The story about the regular MacBook Pro's display is more about what it isn't (game changing) because we already know what it is (very competent). As always, the display is a very high quality one, essentially the same as the previous 3 years of MacBook Pros and testing very similarly to the other 15" MacBook Pros we've reviewed over the last few years. Our evaluation unit had the base 1440x900 display, though I'd have preferred the matte WSXGA+ panel. The higher resolution is nice to have, and with the matte screen finish, it was one of my absolute favourite notebook displays.

LCD Analysis - White

LCD Analysis - Black

LCD Analysis - Contrast

LCD Analysis - Color Gamut

In terms of display performance, the 2012 MBP matches up very close to the 2011 and 2010 models, with very good contrast ratio and colour reproduction. But that’s the thing with the regular 2012 MBP – it’s just like the 2011 and 2010 MBPs, just updated to IVB/Kepler. 

The real story here is about what you’re giving up. After using an rMBP, it's actually a little bit difficult to go back to a normal MBP display. I mean, this is by far the biggest differentiating factor between the two, and if you’re looking for a solid reason to put the money down for a Retina, this is it. The normal MBP has a good display, a very good display if you go for the matte high-res option, but the Retina MBP display is just on a completely different level. Like the new iPad, the resolution difference doesn’t add to the screen real estate so much as allowing for a vastly improved UX with higher resolution UI elements and better text rendering. It’s difficult to quantify, and it’s easy to dismiss on the surface, but when you actually use a super high-res panel for a prolonged amount of time, you understand the difference it makes. Obviously, there are still some bugs, and it’ll take probably one full development cycle for most applications to be updated to Retina-spec textures and UI elements, but that is all to be expected in a radical shift such as this. If you’re comfortable sticking to the tried-and-true MBP display, it’s not a bad way to go, but I’d advise you to use a Retina MBP before making a decision to go one way or the other. 

Performance and Battery Life - Ivy Bridge and Kepler At Work. The 13" MacBook Pro - What Now?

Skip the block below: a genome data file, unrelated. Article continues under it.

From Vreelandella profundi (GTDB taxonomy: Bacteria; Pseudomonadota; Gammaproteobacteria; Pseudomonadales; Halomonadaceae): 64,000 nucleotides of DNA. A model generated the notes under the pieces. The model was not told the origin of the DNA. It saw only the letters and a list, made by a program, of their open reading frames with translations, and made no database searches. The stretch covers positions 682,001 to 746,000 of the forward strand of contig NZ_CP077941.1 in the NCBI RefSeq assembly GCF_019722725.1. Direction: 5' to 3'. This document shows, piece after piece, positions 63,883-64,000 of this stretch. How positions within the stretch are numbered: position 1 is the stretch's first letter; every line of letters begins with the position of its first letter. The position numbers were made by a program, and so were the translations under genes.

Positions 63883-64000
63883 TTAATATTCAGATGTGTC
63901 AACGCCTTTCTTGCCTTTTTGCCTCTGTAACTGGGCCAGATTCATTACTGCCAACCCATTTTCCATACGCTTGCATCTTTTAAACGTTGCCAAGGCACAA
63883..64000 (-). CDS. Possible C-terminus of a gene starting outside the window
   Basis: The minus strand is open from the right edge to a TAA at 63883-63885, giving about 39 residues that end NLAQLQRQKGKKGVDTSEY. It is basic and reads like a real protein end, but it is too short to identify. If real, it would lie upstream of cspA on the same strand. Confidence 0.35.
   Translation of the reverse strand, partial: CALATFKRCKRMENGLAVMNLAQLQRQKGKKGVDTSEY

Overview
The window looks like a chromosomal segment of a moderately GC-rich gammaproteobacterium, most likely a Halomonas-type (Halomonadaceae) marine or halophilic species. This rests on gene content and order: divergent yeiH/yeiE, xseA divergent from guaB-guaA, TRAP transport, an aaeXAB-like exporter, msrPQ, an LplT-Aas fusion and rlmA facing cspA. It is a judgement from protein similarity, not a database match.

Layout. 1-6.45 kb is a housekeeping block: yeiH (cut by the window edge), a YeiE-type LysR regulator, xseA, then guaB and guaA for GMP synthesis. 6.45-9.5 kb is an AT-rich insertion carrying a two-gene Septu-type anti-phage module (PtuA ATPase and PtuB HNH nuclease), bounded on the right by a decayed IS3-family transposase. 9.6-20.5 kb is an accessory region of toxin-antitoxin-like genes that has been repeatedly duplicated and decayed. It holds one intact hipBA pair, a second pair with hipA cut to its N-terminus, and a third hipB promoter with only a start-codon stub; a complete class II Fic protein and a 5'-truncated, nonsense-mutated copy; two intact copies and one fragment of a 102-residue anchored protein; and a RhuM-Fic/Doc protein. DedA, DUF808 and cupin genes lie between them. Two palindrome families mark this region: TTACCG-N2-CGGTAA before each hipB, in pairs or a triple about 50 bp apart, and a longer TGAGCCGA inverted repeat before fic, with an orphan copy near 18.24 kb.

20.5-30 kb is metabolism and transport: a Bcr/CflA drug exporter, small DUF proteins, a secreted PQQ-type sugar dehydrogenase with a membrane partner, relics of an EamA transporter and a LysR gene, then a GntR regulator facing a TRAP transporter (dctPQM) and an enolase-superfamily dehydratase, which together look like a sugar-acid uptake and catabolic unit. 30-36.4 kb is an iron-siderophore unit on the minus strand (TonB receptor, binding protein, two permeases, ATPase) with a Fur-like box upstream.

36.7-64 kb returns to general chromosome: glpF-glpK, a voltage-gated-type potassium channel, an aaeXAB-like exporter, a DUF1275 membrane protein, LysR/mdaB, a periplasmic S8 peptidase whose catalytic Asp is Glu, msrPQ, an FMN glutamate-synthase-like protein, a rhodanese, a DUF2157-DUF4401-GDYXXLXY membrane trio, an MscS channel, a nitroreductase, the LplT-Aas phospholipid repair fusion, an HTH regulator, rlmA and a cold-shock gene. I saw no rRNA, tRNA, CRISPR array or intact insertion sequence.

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  • Samus - Thursday, July 19, 2012 - link

    I don't understand the pricing, either. These Macbook Pro's make the Retina model look like a steal at $2199...
  • cyabud - Thursday, July 19, 2012 - link

    That's kind of the point. If you're in the market for a new MBP, Apple are hoping you'll go for the Retina model.
  • randinspace - Saturday, July 21, 2012 - link

    >_< That's so illogical you're probably right. All I can say is, WTF Apple, WTF.
  • ciabatta - Wednesday, July 18, 2012 - link

    For $2200, I'll get a Zenbook Prime for me and my wife!
  • ciabatta - Wednesday, July 18, 2012 - link

    Hah, that is, 2x Zenbook Prime can be a lot more useful to many people than 1x rMBP. Both good, but saying a $2200 laptop is better than a $1100 laptop is kinda missing the point.
  • mavere - Thursday, July 19, 2012 - link

    And what point is that? If I buy 2x Zenbook Primes, at least one would spend most of its life in its box.

    1) People have budgets. At times, they're higher than yours might be.

    2) Higher end features demand higher prices.

    Perhaps you should get comfortable with those facts.
  • Sunburn74 - Thursday, July 19, 2012 - link

    I think its dubuous to say that apple really is offering higher end features over the recent advances of their competitiors.

    Even if they are, this much higher is... well simply put outrageous, even compared to their OWN PRODUCTS!
  • darwinosx - Thursday, December 6, 2012 - link

    Then you need to read the retina MBP reviews.
  • darwinosx - Thursday, December 6, 2012 - link

    Asus makes junk that they fail to support. Plus you are still running Windows. Life is too short for either.
  • inplainview - Wednesday, July 18, 2012 - link

    Then don't buy it for God's sake. It's not your money...

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